Video of the day

So, my great friend JDW keeps sending me links for a series that an Athens, GA movie theater runs called “Bad Movie Night.”  It is truly, truly astounding that people ever decided to make or participate in these awful movies.   The previews put together for Bad Movie Night are hilarious.  Given that the latest has a collegiate theme, I thought I’d share it here.

There’s plenty more hilariously awful movies where this one came from.  You can have fun with more on the youtube channel.

Photo of the day

From an In Focus set who’s theme is massive crowds (I see shots like this and I cannot help but think how do they logitically deal with everyone’s bathroom needs?).  Here’s the crowds for the Pope in Rio. Also some great shots of protests in Egypt last month:

Millions attend as Pope Francis celebrates mass at Copacabana Beach in Rio de Janeiro, on July 28, 2013. (Reuters/Stefano Rellandini)

The “real” IRS scandal

I was going to link to this Tomasky post a while back that basically explains that we now know there is absolutely no IRS scandal at all.  The scandal, is how the media covered it and how Republicans ginned it up (and continue to) out of no there there.   Read it.  Or just trust me on that point.   His final point is on the role of the media:

And what about the mainstream media that swallowed whole from the Republican-conservative spoon, running huge headlines and ominous editorials, all those breathy stories that got nearly half the American public believing, on the basis of zero hard evidence, that the White House was involved here? It’s not in the nature of the beast to run huge headlines saying “No Scandal Here.” But it should be in the beast’s nature to take a much harder look at Issa, George, and the other perpetuators of this non-story.

Yeah, so that’s not exactly happening.  Anyway, since I waited, I can tie it together with this nice Drum post summarizing Brendan Nyhan on the media coverage:

This probably won’t come as any surprise, but it turns out that media outlets pay a lot of attention when a shiny new scandal erupts, but a whole lot less attention when the scandal turns out to be a nothingburger. As an example, Brendan Nyhan presents this chart showing coverage of the IRS scandal:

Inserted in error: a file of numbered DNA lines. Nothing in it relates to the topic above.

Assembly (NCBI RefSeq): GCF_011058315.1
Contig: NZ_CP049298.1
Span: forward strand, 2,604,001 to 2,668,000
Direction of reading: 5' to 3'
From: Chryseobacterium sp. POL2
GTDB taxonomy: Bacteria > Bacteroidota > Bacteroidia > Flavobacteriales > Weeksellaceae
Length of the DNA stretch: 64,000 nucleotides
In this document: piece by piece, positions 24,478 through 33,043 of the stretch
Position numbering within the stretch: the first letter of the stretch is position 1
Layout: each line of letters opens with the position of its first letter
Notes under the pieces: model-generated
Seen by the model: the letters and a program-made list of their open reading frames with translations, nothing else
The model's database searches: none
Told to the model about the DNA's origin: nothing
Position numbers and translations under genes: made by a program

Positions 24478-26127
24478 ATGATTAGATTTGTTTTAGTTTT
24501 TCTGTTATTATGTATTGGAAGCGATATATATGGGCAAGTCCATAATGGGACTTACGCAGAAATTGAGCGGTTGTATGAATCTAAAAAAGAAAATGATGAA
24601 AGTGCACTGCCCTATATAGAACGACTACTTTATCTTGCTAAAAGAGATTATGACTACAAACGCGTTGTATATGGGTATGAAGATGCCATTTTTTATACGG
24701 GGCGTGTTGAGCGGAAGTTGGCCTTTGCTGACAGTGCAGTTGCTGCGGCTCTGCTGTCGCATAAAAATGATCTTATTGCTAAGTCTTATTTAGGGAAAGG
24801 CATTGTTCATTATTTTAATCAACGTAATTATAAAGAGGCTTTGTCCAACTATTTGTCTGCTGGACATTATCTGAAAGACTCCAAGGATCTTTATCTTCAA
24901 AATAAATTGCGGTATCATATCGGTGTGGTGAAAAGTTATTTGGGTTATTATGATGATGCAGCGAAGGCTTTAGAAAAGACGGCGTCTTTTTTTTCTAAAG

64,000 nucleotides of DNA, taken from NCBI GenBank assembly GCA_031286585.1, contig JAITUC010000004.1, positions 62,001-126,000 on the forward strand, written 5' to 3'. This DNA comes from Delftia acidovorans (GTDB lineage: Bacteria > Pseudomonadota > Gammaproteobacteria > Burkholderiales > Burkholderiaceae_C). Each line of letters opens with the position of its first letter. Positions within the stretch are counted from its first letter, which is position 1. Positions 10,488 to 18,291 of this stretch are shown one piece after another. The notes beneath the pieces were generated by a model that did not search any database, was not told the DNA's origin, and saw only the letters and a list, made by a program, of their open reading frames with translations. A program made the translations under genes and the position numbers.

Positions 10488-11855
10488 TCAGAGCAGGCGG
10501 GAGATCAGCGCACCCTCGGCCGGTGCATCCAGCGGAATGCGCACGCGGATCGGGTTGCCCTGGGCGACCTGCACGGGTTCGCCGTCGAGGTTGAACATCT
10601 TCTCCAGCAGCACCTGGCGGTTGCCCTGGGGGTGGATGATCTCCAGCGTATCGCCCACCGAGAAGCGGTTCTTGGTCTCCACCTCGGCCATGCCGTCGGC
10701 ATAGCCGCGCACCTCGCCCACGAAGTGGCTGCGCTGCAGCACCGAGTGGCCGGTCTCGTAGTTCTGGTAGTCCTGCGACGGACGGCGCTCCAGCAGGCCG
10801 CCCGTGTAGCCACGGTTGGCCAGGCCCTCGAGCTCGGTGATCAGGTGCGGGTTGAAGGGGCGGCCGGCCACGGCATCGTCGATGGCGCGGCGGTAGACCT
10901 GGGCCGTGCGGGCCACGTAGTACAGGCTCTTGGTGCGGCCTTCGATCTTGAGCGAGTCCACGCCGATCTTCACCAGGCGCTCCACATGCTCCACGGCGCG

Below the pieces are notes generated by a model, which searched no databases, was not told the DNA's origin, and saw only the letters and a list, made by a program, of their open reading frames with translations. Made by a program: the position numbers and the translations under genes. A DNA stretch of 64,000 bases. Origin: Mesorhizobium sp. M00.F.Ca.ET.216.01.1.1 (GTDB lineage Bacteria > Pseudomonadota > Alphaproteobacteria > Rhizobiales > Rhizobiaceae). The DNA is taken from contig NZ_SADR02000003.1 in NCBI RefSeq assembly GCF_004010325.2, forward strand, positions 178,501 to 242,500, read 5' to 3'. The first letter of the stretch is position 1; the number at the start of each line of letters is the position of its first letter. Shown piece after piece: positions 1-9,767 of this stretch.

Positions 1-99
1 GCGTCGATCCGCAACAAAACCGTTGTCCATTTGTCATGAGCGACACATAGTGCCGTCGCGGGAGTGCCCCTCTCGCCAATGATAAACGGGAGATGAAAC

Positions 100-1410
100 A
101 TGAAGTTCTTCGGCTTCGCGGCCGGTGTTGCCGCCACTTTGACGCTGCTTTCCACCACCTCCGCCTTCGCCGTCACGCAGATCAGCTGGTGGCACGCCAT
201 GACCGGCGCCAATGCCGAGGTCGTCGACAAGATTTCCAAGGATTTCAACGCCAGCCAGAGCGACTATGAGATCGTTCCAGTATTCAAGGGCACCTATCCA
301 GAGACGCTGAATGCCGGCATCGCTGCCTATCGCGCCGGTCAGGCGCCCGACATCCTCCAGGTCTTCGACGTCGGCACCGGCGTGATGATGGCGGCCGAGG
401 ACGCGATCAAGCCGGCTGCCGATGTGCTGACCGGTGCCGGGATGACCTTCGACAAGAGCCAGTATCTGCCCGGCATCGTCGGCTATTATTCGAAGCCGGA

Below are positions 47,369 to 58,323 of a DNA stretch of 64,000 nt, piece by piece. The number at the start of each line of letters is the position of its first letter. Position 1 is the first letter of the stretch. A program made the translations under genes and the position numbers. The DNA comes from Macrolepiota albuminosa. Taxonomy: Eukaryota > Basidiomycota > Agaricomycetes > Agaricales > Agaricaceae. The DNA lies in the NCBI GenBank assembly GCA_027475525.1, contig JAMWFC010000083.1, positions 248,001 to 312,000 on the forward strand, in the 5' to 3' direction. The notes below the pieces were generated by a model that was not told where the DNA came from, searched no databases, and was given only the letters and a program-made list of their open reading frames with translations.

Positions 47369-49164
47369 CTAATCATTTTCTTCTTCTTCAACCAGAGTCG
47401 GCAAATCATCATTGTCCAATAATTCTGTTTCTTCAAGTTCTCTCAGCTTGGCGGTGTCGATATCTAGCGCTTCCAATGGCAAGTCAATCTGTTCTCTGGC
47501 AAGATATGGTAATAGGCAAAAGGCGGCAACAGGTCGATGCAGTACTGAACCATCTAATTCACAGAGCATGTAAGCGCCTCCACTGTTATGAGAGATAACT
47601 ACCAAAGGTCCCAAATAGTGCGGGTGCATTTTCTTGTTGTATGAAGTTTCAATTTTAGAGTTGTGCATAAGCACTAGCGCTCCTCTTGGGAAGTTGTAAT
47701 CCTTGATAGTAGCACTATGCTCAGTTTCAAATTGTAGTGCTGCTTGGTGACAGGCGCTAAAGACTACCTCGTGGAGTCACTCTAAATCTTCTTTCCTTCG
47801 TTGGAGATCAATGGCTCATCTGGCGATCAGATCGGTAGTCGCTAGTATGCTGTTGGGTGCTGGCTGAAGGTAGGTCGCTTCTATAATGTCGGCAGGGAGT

As Nyhan says, this is sort of a subset of the general tendency of the media to pay lots of attention to a new event when it first erupts, and then less as time goes by. This is perfectly normal: public interest in something like the Sandy Hook massacre or the Boston bombings only lasts so long, after all. Eventually there’s nothing new to report and we all move on.

But in the case of an event like the IRS scandal, this can leave the public with a serious misimpression. Everyone heard about it when it first happened, but a month later hardly anyone heard about the new revelations that turned it into a non-scandal. This means that an awful lot of people are left thinking it was a big scandal even though it wasn’t.

Sadly, this is just the way the media (doesn’t) work.  And, its a great example of how what drives the media is not ideological bias in any meaningful sense, but overwhelmingly instead, by what makes the best story.  A scandal-ridden president using his executive powers to abuse the IRS against his political opponents.  Now that’s a good story.  Finding out months later that they got the whole thing wrong and there was basically no wrong-doing by the President or the IRS.  Now that’s far less interesting.  Though I would argue definitely more interesting that the amount of coverage suggests.

Of course, I think that also reflects a universal human pathology– nobody likes to admit they are wrong.  And, actually, one of the ways I have matured the most as a person is being able to admit when I’ve been wrong.   Just not about any of my blog posts.

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